• Ejet Ejet: Elusive Electricity (Ejet Ejet) is an interactive neon installation that embodies the immaterial persona of electricity in the Arab world. The piece shines a bright neon light intriguing the passer-by, but as one comes closer, the light flickers, dims, buzzes, and ultimately pops: power is out and the room is dipped into darkness.
  • Teta Haniya's Secrets: A line of electronic lingerie inspired by a Syrian tradition of hacking electronic toys, integrating them into panties, and selling them in the most casual of fashions at popular ‘Damascan’ souks.
  • Les Annees Lumiere: A bird’s eye view of 3 years of violence, strife, and very bright lights rocking Lebanon, remembered and replayed in 45 minutes of proportionally timed light display.
  • Arabiia: A caricature of media stereotypes typically associated with Arab women. The convertible burka is equipped with two servo motors and a switch. It enables its wearer to voluntarily choose which of two extreme representations fits her mood and audience.
  • Random Search: A subtle, reactive undergarment. It records, shares, and analyses the experience of invasive airport searches on behalf of our silent, abiding, fearful bodies.

Shows and exhibitions[edit]


  1. ^ GIRIDHARADAS, ANAND. "The Kitchen-Table Industrialists". New York Times Magazine. 13 May 2011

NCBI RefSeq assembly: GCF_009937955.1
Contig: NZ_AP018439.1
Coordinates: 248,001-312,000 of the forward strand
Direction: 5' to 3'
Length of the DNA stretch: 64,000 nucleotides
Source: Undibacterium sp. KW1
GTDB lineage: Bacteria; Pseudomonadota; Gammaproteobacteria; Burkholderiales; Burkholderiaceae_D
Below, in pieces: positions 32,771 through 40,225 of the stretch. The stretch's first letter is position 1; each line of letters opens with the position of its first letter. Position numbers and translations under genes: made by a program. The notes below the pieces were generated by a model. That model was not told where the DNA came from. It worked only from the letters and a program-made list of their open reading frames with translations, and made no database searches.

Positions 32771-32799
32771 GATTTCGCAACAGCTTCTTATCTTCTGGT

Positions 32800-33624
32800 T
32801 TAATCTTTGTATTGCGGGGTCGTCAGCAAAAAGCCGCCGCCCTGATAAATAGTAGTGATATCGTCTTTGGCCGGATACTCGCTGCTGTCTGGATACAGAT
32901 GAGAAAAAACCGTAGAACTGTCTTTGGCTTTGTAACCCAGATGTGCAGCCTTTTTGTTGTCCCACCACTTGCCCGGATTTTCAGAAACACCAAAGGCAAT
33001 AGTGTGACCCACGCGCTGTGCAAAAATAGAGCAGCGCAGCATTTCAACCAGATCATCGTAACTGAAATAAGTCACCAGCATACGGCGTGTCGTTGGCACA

2. ^ Eyebeam Press Release. "Eyebeam will hold Open Studios for Artists In Residence and Senior Fellows" . 15 May 2009.
  3. ^ Hancock, Stephanie. "Middle East TV talent show sets out to promote science". BBC. 13 November 2010
  4. ^ blog, TED. "received"
  5. ^ conference, TED. "talk"
  6. ^ Hickey, Matt. "littleBits Fit Together Like Geeky Magic" . Gizmodo. 12 August 2008
  7. ^ Makerfaire 2009, Bay Area, littleBits.
  8. ^ Torrone, Phil. "Open Hardware definition". Feb 2011
  9. ^ "Open Hardware License"
  10. ^ Ko, Hanae. "Where I Work: Ayah Bdeir". Art Asia Pacific. July 2009. Issue 64.
  11. ^ Kennedy, Randy. "Art Made at the Speed of the Internet: Don't Say 'Geek'; Say 'Collaborator'" . 18 April 2010. New York Times

External links[edit]